Coordinating action and talk-in-interaction in and out of video games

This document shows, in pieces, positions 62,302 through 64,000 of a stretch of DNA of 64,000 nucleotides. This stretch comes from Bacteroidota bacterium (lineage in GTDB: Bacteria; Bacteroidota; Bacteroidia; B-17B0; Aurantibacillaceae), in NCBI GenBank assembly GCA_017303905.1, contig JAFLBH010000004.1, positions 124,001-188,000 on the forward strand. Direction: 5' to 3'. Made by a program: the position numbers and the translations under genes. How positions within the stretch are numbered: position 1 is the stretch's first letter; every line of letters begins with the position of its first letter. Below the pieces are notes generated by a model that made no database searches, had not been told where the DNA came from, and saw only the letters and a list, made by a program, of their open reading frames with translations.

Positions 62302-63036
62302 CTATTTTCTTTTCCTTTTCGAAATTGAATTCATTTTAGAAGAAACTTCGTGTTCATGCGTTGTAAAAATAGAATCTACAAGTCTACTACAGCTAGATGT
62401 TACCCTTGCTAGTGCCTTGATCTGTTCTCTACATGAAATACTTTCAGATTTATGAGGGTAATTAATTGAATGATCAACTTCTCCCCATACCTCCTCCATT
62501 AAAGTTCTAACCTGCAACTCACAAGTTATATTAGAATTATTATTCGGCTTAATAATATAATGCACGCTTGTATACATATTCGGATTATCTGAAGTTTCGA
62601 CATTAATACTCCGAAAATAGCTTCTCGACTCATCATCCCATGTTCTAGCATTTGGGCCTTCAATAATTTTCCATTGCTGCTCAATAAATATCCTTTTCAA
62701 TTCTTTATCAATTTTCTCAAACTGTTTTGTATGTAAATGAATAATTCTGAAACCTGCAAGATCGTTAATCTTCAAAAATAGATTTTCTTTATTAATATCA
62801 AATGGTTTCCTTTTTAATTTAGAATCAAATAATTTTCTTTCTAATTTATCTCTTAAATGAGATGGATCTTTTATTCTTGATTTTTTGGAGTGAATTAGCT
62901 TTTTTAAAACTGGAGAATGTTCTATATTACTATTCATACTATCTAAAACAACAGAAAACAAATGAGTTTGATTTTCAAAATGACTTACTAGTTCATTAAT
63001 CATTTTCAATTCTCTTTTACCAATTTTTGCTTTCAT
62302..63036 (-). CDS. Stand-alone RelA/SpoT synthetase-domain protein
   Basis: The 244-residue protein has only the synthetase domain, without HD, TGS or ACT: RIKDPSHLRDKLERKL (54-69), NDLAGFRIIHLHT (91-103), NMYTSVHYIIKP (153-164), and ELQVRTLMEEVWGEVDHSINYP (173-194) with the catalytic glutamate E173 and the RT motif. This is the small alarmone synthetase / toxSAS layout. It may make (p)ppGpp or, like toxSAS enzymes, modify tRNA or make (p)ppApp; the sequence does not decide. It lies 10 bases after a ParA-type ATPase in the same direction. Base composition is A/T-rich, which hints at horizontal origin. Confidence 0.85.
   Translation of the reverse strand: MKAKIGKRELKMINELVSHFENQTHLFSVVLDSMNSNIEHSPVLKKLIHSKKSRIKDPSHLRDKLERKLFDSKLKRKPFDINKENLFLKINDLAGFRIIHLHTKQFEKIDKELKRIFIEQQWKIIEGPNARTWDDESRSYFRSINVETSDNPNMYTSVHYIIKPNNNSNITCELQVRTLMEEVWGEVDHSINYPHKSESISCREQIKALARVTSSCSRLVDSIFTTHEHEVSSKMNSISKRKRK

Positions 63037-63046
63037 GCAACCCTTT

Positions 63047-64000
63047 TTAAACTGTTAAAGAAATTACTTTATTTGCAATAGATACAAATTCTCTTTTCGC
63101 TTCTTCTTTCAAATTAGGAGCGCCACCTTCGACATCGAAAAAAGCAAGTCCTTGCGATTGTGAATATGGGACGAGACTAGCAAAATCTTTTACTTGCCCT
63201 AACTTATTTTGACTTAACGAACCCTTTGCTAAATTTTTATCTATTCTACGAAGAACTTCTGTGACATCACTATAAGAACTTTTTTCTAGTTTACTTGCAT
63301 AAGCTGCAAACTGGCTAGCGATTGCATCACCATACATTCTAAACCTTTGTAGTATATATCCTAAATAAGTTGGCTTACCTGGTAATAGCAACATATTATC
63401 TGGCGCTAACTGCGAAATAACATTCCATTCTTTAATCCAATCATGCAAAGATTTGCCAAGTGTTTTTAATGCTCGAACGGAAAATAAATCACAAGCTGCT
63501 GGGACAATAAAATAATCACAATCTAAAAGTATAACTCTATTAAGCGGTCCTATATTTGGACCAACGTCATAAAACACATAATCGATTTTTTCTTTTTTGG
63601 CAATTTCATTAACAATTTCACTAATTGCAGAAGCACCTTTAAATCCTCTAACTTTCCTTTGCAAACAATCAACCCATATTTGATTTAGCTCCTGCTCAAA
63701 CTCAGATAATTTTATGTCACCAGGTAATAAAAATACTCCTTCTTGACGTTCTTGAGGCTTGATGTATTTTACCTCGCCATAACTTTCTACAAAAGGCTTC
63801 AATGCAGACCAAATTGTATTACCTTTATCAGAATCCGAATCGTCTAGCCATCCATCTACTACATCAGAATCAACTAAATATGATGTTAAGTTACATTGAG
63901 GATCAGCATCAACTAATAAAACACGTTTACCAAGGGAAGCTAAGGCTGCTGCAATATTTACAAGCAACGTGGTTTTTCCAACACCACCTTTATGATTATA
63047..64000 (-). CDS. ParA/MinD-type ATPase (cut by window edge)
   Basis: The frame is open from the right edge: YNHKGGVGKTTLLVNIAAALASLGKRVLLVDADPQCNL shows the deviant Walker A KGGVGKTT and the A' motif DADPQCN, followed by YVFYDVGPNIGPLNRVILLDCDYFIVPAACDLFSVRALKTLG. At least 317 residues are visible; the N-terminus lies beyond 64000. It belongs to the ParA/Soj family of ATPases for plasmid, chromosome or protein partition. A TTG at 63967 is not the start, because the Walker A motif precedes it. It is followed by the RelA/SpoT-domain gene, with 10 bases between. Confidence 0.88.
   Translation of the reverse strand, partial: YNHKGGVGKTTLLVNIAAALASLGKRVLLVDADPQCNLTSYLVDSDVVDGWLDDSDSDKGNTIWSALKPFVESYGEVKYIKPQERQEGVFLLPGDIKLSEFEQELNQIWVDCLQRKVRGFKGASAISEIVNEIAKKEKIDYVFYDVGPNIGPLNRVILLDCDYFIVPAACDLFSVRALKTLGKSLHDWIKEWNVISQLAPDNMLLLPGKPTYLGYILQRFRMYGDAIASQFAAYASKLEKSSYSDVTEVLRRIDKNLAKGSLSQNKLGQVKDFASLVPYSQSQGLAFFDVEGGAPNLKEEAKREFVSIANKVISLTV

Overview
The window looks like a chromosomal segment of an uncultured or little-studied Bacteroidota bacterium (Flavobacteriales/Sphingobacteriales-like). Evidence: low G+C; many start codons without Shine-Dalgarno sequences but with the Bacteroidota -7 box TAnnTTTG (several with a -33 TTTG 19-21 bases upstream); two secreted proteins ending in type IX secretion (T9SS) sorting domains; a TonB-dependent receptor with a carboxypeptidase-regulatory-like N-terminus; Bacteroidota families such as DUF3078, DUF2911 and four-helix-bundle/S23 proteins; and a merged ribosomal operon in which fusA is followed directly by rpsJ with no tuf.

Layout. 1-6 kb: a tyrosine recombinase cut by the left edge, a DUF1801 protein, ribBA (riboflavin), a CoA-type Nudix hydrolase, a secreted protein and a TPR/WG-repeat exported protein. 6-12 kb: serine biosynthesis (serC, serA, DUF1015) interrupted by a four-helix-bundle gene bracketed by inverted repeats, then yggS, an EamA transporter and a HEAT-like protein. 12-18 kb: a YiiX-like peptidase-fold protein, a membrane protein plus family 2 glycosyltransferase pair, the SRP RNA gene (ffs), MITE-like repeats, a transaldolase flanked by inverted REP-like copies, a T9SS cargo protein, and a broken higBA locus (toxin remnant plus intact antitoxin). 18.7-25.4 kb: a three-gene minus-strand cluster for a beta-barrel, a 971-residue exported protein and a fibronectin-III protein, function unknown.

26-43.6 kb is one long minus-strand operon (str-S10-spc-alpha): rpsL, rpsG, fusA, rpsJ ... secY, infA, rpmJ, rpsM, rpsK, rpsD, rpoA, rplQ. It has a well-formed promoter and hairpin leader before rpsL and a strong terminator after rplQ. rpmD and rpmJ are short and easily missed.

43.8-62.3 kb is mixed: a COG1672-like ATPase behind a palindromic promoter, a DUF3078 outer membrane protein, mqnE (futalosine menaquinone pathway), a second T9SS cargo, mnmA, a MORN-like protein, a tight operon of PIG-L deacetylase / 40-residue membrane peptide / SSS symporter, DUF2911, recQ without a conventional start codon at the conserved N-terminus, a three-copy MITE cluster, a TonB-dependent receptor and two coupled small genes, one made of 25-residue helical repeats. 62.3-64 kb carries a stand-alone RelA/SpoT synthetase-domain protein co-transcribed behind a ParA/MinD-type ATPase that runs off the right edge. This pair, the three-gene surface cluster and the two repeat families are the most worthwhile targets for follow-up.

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Multiple transitions between ‘fiction’ and ‘reality’ have been discussed as an interesting feature of players’ practices. However, the detailed ways in which players situatedly switch in and out of the game have not yet been described. Based on a video-recorded corpus of virtual football games, this paper describes the systematic organisation of players turns-at-talk when they are deeply involved in the game, and shows how turns are transformed as they disengage from the game. These two ways of formatting turns are characterised by two forms of temporality: the first is embedded in the game and is shaped by the mobility and speed of the game dynamics; the second is shaped by the interactional space created between the co-present players. The paper shows how these two regimes are organised in an embodied way: in the former, players are visually focused and bodily oriented towards what happens on their TV monitor; in the latter, players are mutually oriented, exchange glances and gesticulate one towards the other.


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